Goth Girl Of My Dreams

The internet is an incredible thing. Even now that it’s a daily (hourly? minutely?) presence in my life, I continue to marvel at the possibilities that exist—accessing everyone, everything and anything you desire is just a simple Google search away. Thank you, Al.

My first days of internet access were as a cadet with my own computer, which was connected to the wall by a bright blue cord that looked something like a thick telephone line. An “Ethernet” cable, they called it. I had an email address consisting not of a name, but of a number and letter combination: my Cullum number plus academic company assignment. I had access to “bulletin boards”—West Point’s own version of Craigslist that existed before Craigslist--some portions of which were restricted to cadets only. Because plebes were not allowed to speak to each other in the cadet area, they often took their conversations to the boards designated for our class.

“Jokes” one person would title their post. From there you could use your mouse and open the entry to read the jokes or click again to add some of your own. In the more popular posts, comments cascaded down like intricate staircases made of bright blue hyperlinks. Many of the contributions were part of a collective effort aimed at making mealtimes easier for us all. If your table commandant demanded something funny, you could placate him by whipping out that printed page of jokes that good old “Smokestack” posted the night before.

That’s another plus of the internet—you could post as “Spider-Man” and none would be the wiser. In the readers’ minds you really were that guy in the red and blue suit spinning webs on the web. Most people used their actual names, but some thought it fitting to throw in their alter ego as if to say, I’m a generic plebe by day, but behind my computer I’m a superhero, and I’m letting all one thousand of you in on the secret.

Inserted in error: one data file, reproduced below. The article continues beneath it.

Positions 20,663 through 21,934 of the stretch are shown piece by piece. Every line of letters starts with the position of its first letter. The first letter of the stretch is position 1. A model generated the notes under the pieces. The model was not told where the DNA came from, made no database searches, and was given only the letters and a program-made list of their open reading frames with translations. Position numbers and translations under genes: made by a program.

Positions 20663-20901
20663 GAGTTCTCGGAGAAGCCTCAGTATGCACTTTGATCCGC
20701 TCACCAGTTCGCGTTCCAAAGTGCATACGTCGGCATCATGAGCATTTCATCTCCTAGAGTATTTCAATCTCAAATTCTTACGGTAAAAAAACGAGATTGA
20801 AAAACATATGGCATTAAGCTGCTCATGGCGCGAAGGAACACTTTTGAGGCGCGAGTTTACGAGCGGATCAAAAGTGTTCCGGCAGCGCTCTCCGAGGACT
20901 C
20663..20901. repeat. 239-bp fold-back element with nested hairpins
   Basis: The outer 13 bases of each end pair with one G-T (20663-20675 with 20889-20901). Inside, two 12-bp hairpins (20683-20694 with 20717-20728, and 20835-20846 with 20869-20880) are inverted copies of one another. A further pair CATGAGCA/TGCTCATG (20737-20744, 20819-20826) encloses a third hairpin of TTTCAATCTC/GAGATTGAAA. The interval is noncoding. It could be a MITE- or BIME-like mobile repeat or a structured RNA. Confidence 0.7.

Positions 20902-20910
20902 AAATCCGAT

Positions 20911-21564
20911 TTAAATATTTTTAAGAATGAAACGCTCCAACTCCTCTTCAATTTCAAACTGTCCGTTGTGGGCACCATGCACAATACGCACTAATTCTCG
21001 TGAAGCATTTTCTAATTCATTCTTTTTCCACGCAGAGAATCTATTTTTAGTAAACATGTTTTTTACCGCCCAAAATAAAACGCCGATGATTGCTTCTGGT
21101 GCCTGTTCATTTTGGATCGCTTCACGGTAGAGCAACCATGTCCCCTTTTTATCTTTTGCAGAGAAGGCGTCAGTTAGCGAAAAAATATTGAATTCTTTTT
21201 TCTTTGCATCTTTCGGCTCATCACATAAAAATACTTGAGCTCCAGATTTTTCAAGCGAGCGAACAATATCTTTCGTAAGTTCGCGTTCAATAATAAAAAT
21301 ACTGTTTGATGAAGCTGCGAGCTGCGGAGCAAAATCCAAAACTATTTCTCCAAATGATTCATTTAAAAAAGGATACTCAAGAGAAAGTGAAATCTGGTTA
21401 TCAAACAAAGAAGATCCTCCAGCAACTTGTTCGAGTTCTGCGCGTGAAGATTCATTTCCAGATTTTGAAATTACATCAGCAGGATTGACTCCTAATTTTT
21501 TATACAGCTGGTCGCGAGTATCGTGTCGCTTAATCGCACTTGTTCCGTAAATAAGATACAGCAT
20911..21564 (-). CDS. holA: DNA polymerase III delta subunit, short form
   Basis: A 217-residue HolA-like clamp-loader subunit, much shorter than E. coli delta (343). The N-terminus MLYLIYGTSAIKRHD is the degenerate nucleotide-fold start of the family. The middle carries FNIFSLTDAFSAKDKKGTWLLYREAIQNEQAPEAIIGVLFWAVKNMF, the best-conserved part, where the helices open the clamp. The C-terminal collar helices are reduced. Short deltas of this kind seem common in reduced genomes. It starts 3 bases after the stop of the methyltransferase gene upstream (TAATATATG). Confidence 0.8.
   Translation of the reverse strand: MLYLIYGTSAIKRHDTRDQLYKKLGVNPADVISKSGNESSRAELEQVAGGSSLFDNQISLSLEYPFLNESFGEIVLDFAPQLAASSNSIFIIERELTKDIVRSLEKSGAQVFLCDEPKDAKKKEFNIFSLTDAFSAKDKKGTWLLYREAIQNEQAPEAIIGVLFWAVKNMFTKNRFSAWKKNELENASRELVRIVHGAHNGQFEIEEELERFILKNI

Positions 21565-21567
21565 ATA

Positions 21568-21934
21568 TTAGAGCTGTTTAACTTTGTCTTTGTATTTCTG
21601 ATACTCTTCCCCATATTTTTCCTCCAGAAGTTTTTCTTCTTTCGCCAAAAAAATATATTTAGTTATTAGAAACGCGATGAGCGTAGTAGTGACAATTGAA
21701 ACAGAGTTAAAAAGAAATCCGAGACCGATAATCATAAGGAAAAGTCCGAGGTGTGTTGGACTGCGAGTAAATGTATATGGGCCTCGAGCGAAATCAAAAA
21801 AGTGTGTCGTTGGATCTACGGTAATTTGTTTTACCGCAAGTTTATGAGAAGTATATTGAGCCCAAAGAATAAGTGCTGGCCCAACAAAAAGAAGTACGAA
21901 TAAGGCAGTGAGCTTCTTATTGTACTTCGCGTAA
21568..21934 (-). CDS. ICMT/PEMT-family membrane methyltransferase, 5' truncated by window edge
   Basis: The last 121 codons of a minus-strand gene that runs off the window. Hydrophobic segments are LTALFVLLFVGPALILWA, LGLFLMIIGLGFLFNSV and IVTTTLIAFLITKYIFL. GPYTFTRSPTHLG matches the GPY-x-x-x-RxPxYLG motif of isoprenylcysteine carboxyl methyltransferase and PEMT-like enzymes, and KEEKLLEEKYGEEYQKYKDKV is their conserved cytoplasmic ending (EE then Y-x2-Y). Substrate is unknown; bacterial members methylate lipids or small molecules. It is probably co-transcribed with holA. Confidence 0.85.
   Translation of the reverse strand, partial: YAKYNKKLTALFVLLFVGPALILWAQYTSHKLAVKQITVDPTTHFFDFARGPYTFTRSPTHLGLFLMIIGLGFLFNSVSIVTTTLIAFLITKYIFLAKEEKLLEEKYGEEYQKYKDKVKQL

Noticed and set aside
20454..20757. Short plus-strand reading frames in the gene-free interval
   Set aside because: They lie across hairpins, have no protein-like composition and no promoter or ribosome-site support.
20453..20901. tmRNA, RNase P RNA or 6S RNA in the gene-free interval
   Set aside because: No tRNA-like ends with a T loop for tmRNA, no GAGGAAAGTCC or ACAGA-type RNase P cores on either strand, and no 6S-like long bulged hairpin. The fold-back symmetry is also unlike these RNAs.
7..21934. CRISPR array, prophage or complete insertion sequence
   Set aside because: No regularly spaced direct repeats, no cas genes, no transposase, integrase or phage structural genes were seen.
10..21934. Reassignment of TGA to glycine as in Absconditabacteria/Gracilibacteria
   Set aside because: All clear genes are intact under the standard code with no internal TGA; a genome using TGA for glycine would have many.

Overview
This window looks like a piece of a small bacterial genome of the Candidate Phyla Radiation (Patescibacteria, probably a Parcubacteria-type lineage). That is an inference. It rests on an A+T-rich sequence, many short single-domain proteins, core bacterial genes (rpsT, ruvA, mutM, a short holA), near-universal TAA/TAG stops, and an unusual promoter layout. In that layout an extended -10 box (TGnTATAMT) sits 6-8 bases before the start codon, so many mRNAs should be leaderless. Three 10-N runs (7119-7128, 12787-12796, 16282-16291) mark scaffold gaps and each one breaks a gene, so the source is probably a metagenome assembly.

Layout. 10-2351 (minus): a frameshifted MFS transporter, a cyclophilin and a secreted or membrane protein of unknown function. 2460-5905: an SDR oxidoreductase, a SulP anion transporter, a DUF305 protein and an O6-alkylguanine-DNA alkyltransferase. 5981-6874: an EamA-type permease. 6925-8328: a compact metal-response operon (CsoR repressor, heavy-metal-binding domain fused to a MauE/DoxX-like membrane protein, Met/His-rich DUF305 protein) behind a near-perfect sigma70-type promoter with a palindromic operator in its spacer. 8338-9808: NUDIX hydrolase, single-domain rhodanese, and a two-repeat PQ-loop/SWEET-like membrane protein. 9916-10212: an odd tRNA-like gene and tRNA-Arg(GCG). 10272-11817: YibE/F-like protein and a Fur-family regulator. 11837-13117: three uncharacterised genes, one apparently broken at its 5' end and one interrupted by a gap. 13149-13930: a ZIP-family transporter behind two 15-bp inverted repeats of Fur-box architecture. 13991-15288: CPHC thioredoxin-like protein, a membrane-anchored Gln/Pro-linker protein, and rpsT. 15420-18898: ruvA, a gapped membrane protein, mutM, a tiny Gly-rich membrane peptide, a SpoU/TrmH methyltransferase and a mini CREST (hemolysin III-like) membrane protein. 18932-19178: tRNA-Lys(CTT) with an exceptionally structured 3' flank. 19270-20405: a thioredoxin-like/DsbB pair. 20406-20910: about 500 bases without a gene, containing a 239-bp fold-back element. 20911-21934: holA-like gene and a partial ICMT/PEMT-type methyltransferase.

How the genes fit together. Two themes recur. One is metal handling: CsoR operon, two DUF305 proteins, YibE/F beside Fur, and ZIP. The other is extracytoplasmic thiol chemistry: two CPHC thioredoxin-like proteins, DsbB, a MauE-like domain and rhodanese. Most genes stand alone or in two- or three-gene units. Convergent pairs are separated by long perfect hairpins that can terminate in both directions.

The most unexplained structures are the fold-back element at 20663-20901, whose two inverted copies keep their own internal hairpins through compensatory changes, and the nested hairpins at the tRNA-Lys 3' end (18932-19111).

Ghost that I was, I was petrified of heading out of my room at the end of the day. I didn’t socialize, I didn’t study, I merely lived in daily terror of the upperclassmen, who in retrospect weren’t really all that scary. My refuge was the local network and the cadet bulletin boards. It was there where I sparred with some yearling calling himself “the General” or poked around to find something clever or funny. It was there where I printed off trivia and menus for upcoming meals, or read debates about the fairness of the rules and whether the academy’s “toleration” clause in the Honor Code was worth following.

It was there where I discovered someone else who admired The Cure just as much as I did.

One of my classmates had posted an inquiry about the Cure—my favorite group. That post hung there, unanswered, as if it were beckoning for me and only me to respond. I was a worthy responder--I had every one of their albums in my Case Logic CD storage book, including their very first album, produced when I was 3 years old. The group’s lineup had changed over the years, but the one that mattered, Robert Smith, had been there from the start. I spent most of my high school years wanting to be that man’s lipstick, and even went through a phase where I carried a Wet N’ Wild tube of the closest knock off of the shade he wore. My Spider-Man wasn’t the one in the skintight suit, it was the thing from the “Lullaby” video. At one point I had five posters of the Cure on my walls in all, each one containing the aforementioned Mr. Smith with his porcelain skin, raccoon eyes, teased black hair and smudged red lips in what was to me at the time, a varying array of come hither poses. What my parents must have thought when they opened the door and looked at the walls—I’ve never asked, but I sometimes wonder.

“I love them,” I typed, excited to have found a kindred spirit, one that didn’t post about U2 or Jimmy Buffett or any of the typical cadet musical mainstays, no! This guy liked the Cure. And so did I! Finally, someone who got it! Who can ask for anything more?